The Magician’s Land, by Lev Grossman

The Magician's LandI was a little hesitant about reading this book, because although I liked the second book I was pretty iffy on the first one, and trilogies are so hard to predict. But still, as soon as I saw it show up on my galley list, I requested the heck out of it, so clearly I had high hopes.

The book starts off with my faaavorite character, Quentin, having seemingly recovered from the events that made me so happy at the end of the last book but ready to get into some more trouble. He’s shadily hanging out at a shady bookstore (the best kind), and we soon learn that he and a handful of other magician-types are there to try for a place on an Ocean’s Eleven-style crew, though it is unclear at first exactly what ability everyone has that makes them suitable for stealing the MacGuffin. The crew works together to prepare for the heist, but of course the heist happens earlier than planned and things go very very wrong. In the meantime, we find out what happened to Quentin between the last book and this new job and also find out some fascinating facts about Quentin’s new pal, Plum.

Quentin’s story trades off with the story of Fillory, where all of our other kings and queens are still reigning. Fillory’s story this go-round starts off with a strange and quickly won war and continues with the discovery that Fillory is dying and only an Epic Quest has any chance of saving it. Eventually the two storylines combine and Quentin helps save Fillory and then a thing happens that I just don’t even want to talk about because srsly.

Overall it was a decent book. I liked it a little better than I liked The Magicians, though both of them suffer from a surfeit of storylines. The heist storyline is actually pretty fun, although its resolution is a bit odd, Plum’s adventure through Brakebills is awesome and terrifying, and Janet’s stories from her solo queen days are things I would have liked to see actually happening rather than retold but I’ll take them. But so many of the other storylines were just ennnhh and the one with Alice made me both baffled and a bit angry.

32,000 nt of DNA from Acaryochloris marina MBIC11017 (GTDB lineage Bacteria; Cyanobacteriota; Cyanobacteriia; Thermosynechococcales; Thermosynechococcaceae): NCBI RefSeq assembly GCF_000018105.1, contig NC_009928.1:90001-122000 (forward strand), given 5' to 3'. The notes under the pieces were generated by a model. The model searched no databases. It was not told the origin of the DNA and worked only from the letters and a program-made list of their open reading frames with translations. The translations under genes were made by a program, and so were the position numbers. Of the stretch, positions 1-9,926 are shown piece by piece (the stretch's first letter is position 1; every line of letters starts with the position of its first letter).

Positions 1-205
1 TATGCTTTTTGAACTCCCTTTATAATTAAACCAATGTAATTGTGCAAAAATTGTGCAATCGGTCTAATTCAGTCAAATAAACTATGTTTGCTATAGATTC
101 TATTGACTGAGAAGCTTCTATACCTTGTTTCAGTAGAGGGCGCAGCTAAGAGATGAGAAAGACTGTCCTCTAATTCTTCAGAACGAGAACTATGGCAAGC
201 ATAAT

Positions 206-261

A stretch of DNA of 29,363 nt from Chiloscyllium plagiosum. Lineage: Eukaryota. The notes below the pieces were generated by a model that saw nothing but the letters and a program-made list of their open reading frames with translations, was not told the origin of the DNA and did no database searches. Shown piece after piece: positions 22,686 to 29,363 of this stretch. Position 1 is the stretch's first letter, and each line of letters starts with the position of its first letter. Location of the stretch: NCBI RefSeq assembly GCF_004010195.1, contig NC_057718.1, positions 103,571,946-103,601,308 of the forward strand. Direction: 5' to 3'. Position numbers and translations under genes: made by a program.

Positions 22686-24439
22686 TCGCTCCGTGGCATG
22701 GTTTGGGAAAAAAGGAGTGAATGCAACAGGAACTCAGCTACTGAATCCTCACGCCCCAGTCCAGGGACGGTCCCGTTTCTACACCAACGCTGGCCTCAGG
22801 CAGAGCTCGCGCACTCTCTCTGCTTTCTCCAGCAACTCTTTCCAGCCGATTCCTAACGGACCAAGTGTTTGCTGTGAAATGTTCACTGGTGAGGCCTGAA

Luckily Grossman is the kind of writer, like Terry Pratchett or Jasper Fforde, where half the fun is seeing what kind of quotable quotes he’ll come up with next. He’s always ready with a great line about fantasy stories or libraries or being a twenty-something, and there were plenty of lovely and amusing sentences throughout to help take my mind off the irritating parts of the plot. I’ll definitely be watching for more from Grossman in the future; maybe if he can get away from this particular story and character I’ll enjoy his work more.

Recommendation: For those who have read the rest of the series and feel compelled by this book’s existence to pick it up. But definitely don’t start here!

Rating: 7/10

The Magician King, by Lev Grossman